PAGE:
FPC makes big entry in tissue by targeting high-quality jumbo roll market

FPC Tissue in Chile appeared somewhat surprisingly on the tissue scene a couple years ago. Here’s the story of where the company came from, how it is approaching the business, and where it may be going.
By Hugh O’Brian

“Make no little plans; they have no magic to stir men's blood and probably of themselves will not be realized. Make big plans; aim high in hope and work.” This quote is attributed to the American architect Daniel Burnham, the man who designed the famous Flatiron Building in New York City, the beautiful Union Station Railway building in Washington DC, and the Beaux Arts-inspired San Francisco Civic Center, among many others.

In some ways, the decision in 2013 by the Chilean paper producer FPC to enter the soft tissue paper business is a good example of Burnham’s encouragement to make big plans. Previously, FPC’s activities in the paper sector were centered around production of packaging paper grades such as corrugated medium, gypsum-wall paper and white-top liner, based mainly on recycled fiber. These grades were, and still are, made at FPC paper mill in Concepcion, Chile, located about one hour flying time south of Santiago.

The reasons that led FPC and its owners, the Izquierdo family, to think big about getting into tissue are based on a series of events over the past 10 years or so. The CEO of FPC Tissue is Roberto Izquierdo and his brother Eduardo, who joined FPC in 2012, is a director of the company and very involved in the manufacturing operations. Holding a doctorate degree in Mechanical Engineering from The University of Michigan in the USA, Eduardo clearly plays an important role to keep things moving on various fronts. When asked what his real job is, he says: “I do what I can. I like machines.”

Fish meal to forestry, and then paper

Regarding the company history, Eduardo picks up the story. “It essentially began with my grandfather Roberto who started a business producing fish meal, used for livestock feed, in the 1950s. A little later in the 1960s my father, who is also named Roberto, completed his studies in forest engineering and began his career. After working in various positions at several forestry companies, he decided to start a forestry plantation operation in 1985.”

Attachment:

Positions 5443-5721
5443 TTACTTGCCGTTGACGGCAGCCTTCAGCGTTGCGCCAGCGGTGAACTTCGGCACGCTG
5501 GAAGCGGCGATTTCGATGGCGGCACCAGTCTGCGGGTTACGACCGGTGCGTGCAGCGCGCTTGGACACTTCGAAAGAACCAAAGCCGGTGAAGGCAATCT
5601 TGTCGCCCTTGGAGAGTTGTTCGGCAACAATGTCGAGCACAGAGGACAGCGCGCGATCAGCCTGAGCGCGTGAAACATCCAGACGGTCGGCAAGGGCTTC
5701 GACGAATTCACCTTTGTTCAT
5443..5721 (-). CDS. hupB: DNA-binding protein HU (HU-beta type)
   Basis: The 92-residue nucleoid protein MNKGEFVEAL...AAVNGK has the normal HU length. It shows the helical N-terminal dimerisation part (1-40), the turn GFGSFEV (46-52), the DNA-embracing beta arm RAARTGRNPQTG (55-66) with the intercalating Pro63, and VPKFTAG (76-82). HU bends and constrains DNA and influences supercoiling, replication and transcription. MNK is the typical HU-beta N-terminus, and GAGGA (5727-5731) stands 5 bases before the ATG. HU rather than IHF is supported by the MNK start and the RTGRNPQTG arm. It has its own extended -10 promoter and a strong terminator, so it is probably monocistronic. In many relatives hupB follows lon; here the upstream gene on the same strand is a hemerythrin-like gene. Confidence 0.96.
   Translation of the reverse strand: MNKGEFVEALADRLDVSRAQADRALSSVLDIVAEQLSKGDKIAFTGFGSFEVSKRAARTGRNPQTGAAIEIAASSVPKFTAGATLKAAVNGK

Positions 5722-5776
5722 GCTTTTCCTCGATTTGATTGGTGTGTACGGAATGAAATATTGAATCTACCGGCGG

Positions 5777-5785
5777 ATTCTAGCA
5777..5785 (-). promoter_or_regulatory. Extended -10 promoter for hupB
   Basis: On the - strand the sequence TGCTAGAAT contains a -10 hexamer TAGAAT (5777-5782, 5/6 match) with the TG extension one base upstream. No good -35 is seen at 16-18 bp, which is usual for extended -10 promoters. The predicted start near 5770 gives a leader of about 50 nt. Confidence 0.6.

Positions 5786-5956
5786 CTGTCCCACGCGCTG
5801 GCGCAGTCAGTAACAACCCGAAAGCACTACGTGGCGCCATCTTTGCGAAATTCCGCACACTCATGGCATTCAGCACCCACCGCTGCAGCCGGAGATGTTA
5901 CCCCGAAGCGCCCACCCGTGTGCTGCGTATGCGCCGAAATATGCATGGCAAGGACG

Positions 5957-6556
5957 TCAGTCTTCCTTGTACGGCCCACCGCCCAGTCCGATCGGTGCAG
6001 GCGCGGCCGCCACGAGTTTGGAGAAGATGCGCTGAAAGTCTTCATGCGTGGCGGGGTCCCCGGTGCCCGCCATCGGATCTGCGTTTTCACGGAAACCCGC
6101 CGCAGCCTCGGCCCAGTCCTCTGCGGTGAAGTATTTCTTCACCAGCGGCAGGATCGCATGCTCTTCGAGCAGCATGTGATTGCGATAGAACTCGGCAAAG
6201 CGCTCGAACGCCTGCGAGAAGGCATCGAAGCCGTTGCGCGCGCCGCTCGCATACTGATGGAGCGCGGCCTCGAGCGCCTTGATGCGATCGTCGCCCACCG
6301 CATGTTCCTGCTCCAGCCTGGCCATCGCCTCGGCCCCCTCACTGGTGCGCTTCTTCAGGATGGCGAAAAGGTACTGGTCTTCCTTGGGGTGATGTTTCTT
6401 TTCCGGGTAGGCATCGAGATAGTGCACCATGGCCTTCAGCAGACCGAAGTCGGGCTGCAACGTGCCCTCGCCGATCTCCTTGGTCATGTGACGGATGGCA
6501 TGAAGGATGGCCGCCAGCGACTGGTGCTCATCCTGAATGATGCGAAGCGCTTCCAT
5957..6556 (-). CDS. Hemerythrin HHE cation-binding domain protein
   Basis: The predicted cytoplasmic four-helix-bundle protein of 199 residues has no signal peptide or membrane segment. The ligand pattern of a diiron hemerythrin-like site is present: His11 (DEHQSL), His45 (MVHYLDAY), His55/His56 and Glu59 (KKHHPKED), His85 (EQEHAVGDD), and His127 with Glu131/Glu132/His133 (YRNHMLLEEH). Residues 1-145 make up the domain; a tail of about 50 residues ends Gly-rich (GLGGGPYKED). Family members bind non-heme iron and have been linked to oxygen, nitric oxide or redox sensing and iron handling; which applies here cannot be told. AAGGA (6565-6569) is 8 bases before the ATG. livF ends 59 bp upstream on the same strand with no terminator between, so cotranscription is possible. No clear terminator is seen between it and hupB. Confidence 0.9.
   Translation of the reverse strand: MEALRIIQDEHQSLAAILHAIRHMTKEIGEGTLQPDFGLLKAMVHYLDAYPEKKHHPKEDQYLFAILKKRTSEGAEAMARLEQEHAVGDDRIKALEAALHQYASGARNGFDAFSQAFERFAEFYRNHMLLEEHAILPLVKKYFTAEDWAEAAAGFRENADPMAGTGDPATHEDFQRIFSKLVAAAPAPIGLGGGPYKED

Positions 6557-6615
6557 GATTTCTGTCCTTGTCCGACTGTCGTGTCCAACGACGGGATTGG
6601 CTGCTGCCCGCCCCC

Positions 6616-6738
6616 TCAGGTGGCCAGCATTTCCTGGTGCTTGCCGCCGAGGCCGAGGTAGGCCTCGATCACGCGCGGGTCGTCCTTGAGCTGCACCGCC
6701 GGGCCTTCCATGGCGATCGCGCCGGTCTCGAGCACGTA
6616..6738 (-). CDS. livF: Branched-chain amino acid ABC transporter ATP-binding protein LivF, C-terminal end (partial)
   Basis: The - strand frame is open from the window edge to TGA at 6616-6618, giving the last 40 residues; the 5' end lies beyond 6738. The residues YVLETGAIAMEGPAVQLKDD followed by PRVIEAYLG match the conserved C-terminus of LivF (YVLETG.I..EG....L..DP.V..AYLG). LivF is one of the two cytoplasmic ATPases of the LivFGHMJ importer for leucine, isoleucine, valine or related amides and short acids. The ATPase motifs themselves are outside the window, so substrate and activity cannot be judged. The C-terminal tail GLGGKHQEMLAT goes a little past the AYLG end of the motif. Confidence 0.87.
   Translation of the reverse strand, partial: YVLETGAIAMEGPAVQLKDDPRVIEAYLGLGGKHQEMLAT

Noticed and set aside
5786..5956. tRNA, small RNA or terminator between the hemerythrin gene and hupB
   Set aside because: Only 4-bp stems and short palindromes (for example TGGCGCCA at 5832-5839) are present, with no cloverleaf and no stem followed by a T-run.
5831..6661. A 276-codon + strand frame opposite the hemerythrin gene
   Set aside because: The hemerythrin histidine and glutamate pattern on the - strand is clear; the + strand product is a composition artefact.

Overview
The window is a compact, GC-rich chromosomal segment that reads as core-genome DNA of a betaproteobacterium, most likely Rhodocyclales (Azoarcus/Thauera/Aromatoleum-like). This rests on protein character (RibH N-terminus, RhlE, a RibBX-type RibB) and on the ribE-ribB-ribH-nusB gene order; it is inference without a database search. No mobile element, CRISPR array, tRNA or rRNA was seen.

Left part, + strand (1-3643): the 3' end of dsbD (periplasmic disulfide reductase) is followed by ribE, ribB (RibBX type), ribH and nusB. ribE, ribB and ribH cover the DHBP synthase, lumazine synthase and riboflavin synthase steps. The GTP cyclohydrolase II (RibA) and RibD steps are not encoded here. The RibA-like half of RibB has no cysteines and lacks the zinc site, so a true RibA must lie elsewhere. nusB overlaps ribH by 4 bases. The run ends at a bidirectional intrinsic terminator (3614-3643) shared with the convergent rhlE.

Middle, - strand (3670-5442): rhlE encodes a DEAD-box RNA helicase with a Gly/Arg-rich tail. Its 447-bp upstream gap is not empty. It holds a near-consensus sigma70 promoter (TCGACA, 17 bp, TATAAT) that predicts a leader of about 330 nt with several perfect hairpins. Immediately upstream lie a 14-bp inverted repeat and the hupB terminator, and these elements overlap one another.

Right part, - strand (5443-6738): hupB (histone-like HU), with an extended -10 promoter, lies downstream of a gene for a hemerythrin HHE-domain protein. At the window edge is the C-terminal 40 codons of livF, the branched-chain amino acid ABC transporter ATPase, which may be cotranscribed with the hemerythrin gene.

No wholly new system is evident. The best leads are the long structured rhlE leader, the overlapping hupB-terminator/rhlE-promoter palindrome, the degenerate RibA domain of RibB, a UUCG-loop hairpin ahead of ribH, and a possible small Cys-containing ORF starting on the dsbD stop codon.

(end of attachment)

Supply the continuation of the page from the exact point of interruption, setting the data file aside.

In 1995 that company, Forestal Quilpolemu which is located 100 km from the paper mill in the footsteps of the coastal mountain range, bought Forestal y Papelera Concepcion, otherwise known as FPC. FPC was then a newsprint paper mill that was running a single, second-hand machine that had been moved from Sweden. Newsprint was successfully produced there until 2005, when the economics suddenly changed dramatically due to an energy shock that sent electricity prices soaring in Chile. In 2007 the company was forced to shut down the machine because the cost of electricity used to make the newsprint had, incredibly, risen higher than the sales price of newsprint.

Sensing that packaging paper might have a better future than any printing grade like newsprint, the machine was then converted to make corrugating medium for boxes, using OCC (old corrugated containers) as the source of fiber. Originally making 50,000 tons per year after the conversion, a further 2013 rebuild to allow production of white-top liner raised capacity to about 100,000 tons. Although this was a good business, primarily based on boxes used for exports of fruits, salmon and wine, FPC also began exploring other possible avenues for growth.

Tissue future looked bright

“Early in 2013,” continues Eduardo, “when we were negotiating with Valmet for the white-top liner rebuild we had some conversations about the future of paper and what more we could do in this industry. We then worked together on a market analysis and came to the conclusion that there was an interesting opportunity for us to enter the tissue sector.”

The NTT technology, which at that point had only been installed at one mill in the world, was discussed and it was thought that it might allow FPC to produce a quality that would set it apart in the market. “We identified a niche we felt we could fill,” explains Eduardo. “This was based on demand from tissue converters worldwide who were looking for a steady supply of high-quality paper, in the form of jumbo rolls. That was lacking in the market because even if they could, sometimes, get high-quality paper the supply stream was very inconsistent. They simply weren’t able to count on it for the long term.”

This finding applied both to independent converters, who do not produce their own paper supply, as well as many integrated tissue companies that do make conventional tissue, but do not have the capability to produce premium grades. So the business idea was to make NTT high-bulk, high-softness paper to export in jumbo rolls to converters who wanted high quality. FPC also took the strategic decision to enter the tissue converting market, but in a very small way, so that it could gain hands-on experience in converting NTT paper.